Surf’s up. Or down. It depends on who you talk to.

I’m pretty sure about a lot of things: I know that the sun comes up in the east, that ginger, honey, chili and whisky boiled with some water can cure even the most demonic flu known to man and that The Bearded Wonder has more sea animal DNA than human DNA. So it didn’t come as a surprise that our next destination was a little beach town called El Tunco.

Our road trip from San Salvador to El Tunco was initially quite frantic because we couldn’t find the bus, but luckily the bus always manages to find you. And if it does find you sweating and cursing at the side of the road, it’s usually packed with a crowd of people that can easily fill an olympic stadium. It’s during those moments that you wish you’re travelling with a single toothbrush and not a 50l backpack, because just like you, the backpack also has to fit in. What made up for the awkward backpack yoga poses was the smell or grilled corn passing through the windows of the bus and the guy who tried to sell us dripping ice cream. That and the fact that the old man next to me was sleeping throughout the trip and couldn’t partake in the pleasure of seeing me balancing my bag and sanity on my big toe while trying to refuse an ice cream.

Just like when the bus picked us up at the side of the road, it also left us at the side of the road next to the mango lady and right opposite the watermelon lady. Now I’m definitely a fruity kinda gal, but the ocean waits for no traveller and we descended down the only road to El Tunco.

The road to El Tunco
It’s a short road, say 20m at most, but I really like the enthusiastic spirit the heading captures. Moving along, we managed to find a really nice hostel that also happened to be the setting of a really nice and unplanned travellers’ reunion. We met up with the girl from Canary Islands we crossed the Honduras – Guatemala border with, we met up with the super-friendly couple from Austria who we met in Copán and we also met up with Kristina from Germany, who we met in Esteli (Nicaragua) on a cigar tour. Staying at the hostel was like opening up a lucky packet – you never know who you’re going to meet next.

Besides meeting up with old friends, the Bearded Wonder also took on the Salvadorian waves with the spirit of a seal. I thought he did pretty fine – getting onto the board and managing to stay on – but the seal spirit soon evaporated into a mist of disappointment. The combination of big waves, reef sharks and brownish water (due to the rain) was a bit too much for the Bearded Surfer. So instead of catching some waves, we caught a bus to the neighboring town because we heard they have great ceviche.

The town next to El Tunco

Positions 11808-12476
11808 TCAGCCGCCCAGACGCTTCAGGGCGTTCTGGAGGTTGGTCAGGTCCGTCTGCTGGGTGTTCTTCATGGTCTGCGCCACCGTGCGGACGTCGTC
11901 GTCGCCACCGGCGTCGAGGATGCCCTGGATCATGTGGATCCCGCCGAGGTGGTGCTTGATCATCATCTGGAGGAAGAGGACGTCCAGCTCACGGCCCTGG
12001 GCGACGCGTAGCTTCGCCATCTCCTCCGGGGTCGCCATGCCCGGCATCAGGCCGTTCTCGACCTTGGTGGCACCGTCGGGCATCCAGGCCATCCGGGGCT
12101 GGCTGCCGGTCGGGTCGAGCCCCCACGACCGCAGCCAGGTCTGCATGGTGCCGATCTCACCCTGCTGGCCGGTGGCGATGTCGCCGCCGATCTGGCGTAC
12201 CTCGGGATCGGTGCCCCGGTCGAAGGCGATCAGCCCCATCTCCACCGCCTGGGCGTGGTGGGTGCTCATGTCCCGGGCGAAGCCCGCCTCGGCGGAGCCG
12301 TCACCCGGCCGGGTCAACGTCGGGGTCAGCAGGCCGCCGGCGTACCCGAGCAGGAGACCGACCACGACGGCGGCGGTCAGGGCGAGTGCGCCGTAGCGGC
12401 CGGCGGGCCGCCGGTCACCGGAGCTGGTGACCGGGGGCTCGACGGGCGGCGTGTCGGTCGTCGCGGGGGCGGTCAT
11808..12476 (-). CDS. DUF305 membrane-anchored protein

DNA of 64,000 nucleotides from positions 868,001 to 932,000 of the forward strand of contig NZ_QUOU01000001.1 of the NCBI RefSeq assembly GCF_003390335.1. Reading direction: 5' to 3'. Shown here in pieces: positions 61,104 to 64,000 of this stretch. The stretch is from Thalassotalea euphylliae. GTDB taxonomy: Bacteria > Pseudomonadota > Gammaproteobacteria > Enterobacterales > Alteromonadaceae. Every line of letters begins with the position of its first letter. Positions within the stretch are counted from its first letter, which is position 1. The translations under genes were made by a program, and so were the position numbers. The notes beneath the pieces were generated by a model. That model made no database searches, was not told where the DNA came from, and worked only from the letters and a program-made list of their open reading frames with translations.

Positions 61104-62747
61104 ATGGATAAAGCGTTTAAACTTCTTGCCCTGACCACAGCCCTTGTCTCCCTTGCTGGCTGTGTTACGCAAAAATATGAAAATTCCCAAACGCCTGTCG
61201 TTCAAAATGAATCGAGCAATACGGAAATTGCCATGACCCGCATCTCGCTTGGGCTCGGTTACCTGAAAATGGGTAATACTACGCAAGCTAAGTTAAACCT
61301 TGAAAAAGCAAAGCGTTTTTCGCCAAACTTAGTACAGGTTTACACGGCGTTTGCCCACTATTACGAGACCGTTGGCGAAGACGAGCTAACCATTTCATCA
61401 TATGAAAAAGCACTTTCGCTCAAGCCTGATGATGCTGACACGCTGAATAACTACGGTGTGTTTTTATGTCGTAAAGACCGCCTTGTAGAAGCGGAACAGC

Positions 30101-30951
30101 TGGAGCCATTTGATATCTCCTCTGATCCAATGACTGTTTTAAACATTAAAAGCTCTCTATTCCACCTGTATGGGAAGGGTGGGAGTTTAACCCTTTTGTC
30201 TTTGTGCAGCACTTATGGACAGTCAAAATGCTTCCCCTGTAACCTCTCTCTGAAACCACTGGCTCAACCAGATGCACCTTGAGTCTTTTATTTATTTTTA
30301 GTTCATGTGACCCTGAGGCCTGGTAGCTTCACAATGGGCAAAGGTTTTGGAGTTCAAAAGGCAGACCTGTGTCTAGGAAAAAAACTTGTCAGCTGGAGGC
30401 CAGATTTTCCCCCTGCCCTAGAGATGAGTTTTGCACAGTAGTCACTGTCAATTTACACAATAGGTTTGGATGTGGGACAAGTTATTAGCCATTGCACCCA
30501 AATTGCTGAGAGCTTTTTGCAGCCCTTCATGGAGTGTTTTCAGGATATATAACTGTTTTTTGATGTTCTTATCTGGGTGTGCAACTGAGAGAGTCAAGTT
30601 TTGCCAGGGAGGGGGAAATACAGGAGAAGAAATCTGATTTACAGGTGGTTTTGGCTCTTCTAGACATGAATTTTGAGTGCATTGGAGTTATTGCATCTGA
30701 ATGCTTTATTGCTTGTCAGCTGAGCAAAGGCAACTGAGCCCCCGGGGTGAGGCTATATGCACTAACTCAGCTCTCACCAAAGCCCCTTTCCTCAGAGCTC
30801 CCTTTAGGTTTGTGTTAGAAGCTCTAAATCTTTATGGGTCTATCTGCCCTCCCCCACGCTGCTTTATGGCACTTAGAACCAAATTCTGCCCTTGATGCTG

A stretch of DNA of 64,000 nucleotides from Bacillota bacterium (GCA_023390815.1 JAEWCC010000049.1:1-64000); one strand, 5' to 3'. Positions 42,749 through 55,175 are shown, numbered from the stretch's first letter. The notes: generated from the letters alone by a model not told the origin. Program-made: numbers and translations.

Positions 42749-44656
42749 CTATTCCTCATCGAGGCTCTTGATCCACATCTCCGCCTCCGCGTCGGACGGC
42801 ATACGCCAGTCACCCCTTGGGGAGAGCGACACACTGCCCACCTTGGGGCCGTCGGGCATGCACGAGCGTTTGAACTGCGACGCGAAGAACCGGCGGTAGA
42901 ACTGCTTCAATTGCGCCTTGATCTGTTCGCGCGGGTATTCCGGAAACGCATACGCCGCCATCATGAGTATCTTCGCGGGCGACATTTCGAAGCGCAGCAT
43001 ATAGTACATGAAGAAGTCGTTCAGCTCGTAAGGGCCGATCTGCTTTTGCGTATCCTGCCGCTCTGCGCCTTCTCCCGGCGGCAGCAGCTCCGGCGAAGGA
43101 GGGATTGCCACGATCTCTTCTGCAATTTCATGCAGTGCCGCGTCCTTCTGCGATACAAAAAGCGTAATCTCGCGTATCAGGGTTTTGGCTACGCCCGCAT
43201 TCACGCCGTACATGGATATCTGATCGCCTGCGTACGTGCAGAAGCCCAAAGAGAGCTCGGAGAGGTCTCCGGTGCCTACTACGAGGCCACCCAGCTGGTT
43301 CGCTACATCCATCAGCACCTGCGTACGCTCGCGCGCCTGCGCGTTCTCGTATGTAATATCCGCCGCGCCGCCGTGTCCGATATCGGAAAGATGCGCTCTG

La Libertad is a short chicken bus ride from El Tunco, and really just another seaside town with a fish market, food market, supermarket and loads of very friendly Salvadorians. The ceviche was good, but the sweet bread at the bakery even better. We wandered the streets and ended up at the supermarket for longer than necessary – it was just too hot to go outside. So I looked at every single box of cereal and compared the prices of shampoo. Yes, we are having the adventure of our lives, but sometimes you do end up comparing bottles of shampoo because during that specific moment, there isn’t anything else to do.

Back in El Tunco, we also had Salvadorian craft beer with friends (it was crafty), met up with strangers (who happened to own a Spanish language school in Barcelona), shared a meal of 50c pupusas with even more strangers, and left as friends. Nice, isn’t it?

Here’s some more out of focus photos of our adventures. Don’t worry, the snaps will get better – a Canadian science teacher changed a setting on my camera in Guatemala and now everything is in focus again. Thank goodness for science.

The Bearded Surfer and the Surfettes, starring Saskia and Kristina.

El Tunco doesn’t really have a beach. It’s more a place where things end up, like driftwood, rocks and surfers from Johannesburg.

The La Libertad fish market. One fisherman was so excited that we are from South Africa, he told the whole market. The rest of the market folks weren’t as excited about out foreignness. That’s okay. We aren’t that excited about being South African either.

When life gives you lemons (and raw fish), make ceviche. It’s way better than lemonade.

A happy market chap. I love the Salvadorians, they are such a friendly bunch.

Market Marc and Ma Baker – I went back to buy more sweet bread buns from her.

El Tunco has the best sunsets. Ever.


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